Antimicrobial marine natural products of polyketide origin are presented in Figure 7. Chemical investigations of cultures of the marine Streptomyces sp. 182SMLY led to the discovery of the antimicrobial polycyclic anthraquinone, N-acetyl-N-demethylmayamycin (123), which inhibited the growth of MRSA with a MIC 20 µM but displayed no inhibition against E. coli [75]. An unusual antibiotic polyketide with a new carbon skeleton, lindgomycin (124), and ascosetin (125) extracted from mycelia and culture broth of different Lindgomycetaceae strainswere two folds less active against the clinically relevant bacteria Staphylococcus epidermidis, S. aureus, MRSA, and Propionibacterium acnes than standard drug chloramphenicol. The antifungal activity of compound 124 and 125 was four times lower than nystatin against the human pathogenic yeast C. albicans. Moreover Xanthomonas campestris and Septoria tritici, were also inhibited by these metabolites but no inhibitory effects against Gram-negative bacteria was observed [76]. Among the polyketide endoperoxides, manadodioxans D (126) and E (127) isolated from the marine sponge Plakortis bergquistae in Indonesia, only manadodioxan E (127) displayed antimicrobial activities against bacteria, namely E. coli and B. cereus. The presence of a carbonyl group at C-13 position in compound 126 possibly has sequestered the antimicrobial activity. However, both compounds were found to be inactive against C. albicans, and S. cerevisiae [77]. Using antibacterial bioassay-guided fractionation, two O-heterocyclic compounds belonging to pyranyl benzoate analogues of polyketide origin 2-(7-(2-Ethylbutyl)-2,3,4,4a,6,7-hexahydro-2-oxopyrano-[3,2b]-pyran-3-yl)-ethyl benzoate (128) and 2-(4Z)-2-ethyl-octahydro-6-oxo-3-(E)-pent-3-enylidene-pyrano-[3,2b]-pyran-7-yl-ethyl benzoate (129), were isolated from the ethyl acetate extract of B. subtilis MTCC 10407. Two additional homologs, i.e., (3-(methoxycarbonyl)-4-(5-(2-ethylbutyl)-5,6-dihydro-3-methyl-2H-pyran-2-yl)-butylbenzoate) (130) and [2-(8-butyl-3-ethyl-3,4,4a,5,6,8a-hexahydro-2H-chromen-6-yl)-ethylbenzoate] (131), were also isolated from the ethyl acetate extract from the host seaweed Sargassum myriocystum. Although compounds 130 and 131 displayed weaker antibacterial activities than compounds 128 and 129 these four compounds possessed similar structures suggesting the ecological and metabolic symbiosis between seaweeds and bacteria. It was evident from the study that the presence of dihydro-methyl-2H-pyran-2-yl propanoate system was essential to impart the antibacterial activity. Tetrahydropyran-2-one moiety of the tetrahydropyrano-[3,2b]-pyran-2(3H)-one system of compound 128 might be cleaved by the metabolic pool of seaweeds to afford biologically active methyl 3-(dihydro-3-methyl-2H-pyranyl)-propanoate moiety of compound 130 (which was shown to have no significant antibacterial activity in intact form) [78].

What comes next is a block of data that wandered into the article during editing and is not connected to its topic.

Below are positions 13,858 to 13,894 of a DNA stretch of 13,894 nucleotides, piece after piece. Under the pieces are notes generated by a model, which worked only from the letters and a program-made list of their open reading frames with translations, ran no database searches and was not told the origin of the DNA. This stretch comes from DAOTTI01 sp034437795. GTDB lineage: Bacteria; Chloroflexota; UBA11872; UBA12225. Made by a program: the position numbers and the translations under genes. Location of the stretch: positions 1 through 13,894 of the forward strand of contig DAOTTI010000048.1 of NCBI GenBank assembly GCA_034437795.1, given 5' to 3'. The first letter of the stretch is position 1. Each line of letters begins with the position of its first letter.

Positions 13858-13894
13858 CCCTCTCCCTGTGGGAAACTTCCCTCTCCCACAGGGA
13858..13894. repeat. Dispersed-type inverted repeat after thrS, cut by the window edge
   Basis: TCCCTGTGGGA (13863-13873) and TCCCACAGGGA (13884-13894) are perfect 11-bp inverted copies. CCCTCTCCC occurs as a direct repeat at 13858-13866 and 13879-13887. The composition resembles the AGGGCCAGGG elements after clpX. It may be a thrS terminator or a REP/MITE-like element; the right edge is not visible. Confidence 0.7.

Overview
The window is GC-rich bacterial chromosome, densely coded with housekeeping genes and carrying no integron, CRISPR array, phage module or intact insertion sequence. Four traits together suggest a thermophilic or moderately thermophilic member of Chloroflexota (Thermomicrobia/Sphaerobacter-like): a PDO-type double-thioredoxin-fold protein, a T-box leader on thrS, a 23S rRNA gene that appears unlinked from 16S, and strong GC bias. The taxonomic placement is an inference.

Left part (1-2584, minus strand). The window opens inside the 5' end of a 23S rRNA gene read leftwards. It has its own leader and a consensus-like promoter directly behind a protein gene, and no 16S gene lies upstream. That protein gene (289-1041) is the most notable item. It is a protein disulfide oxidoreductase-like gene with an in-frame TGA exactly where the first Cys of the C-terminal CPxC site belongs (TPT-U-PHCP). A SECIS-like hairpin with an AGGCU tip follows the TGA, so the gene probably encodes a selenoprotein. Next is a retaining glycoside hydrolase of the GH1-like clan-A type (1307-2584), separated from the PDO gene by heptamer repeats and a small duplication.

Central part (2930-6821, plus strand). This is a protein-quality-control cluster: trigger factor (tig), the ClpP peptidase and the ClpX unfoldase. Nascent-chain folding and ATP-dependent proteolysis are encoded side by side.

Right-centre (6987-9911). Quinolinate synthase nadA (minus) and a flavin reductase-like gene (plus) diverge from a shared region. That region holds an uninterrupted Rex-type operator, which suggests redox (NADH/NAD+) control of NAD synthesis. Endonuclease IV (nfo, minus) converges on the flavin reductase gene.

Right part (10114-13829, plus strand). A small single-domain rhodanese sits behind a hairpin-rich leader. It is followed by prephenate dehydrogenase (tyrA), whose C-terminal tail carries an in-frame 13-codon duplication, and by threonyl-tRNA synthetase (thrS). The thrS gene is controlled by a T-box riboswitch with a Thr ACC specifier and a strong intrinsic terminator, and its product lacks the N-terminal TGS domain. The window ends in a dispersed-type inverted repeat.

Fradimycins A (132) and B (133) isolated from marine Streptomyces fradiae strain PTZ0025 displayed antimicrobial activity against S. aureus [79]. Macrolactins, polyene cyclic macrolactones possess a wide range of biological activities including antimicrobial, antiviral and anticancer. The majority of macrolactins are produced by Bacillus sp., whilst glycosylated macrolactins A1 (134) and B1 (135) are frequently isolated from marine Streptomyces species. The position of the hydroxyl group (OH) or the introduction of a keto group (C=O) in the macrolactone ring affects the antimicrobial activity of macrolactins, while the introduction of ester groups at the C-7 in macrolactins leads to better antibacterial activity. Compounds 134 and 135 were less active than their corresponding ether-containing macrolactins, probably due to the attachment of a sugar moiety at C-7 position of both compounds. However, glycosylated macrolactins are reported to have better polar solubility in comparison to the non-glycosylated macrolactins [61]. From the culture broth of a marine Bacillus sp., compounds including macrolactones (Macrolactin X–Z, 136138) and macrolactinic acid (139) were isolated. These metabolites displayed potential antimicrobial activity against microbial strains, B. subtilis (KCTC 1021), E. coli (KCTC 1923), and S. cerevisiae (KCTC 7913). Macrolactins exhibit their antibacterial activity by inhibiting peptide deformylase in a dose-dependent manner. The position of hydroxy groups in the macrolactone ring is also important for antimicrobial activity of macrolactins. The hydroxy group at C-15 in macrolactone ring increases the antimicrobial activity of macrolactins, whereas introduction of carbonyl group at C-15 decreases antimicrobial activity. The number of ring members and the presence of a hydroxy group at C-7 and C-9 position have no effect on the antibacterial activity [62].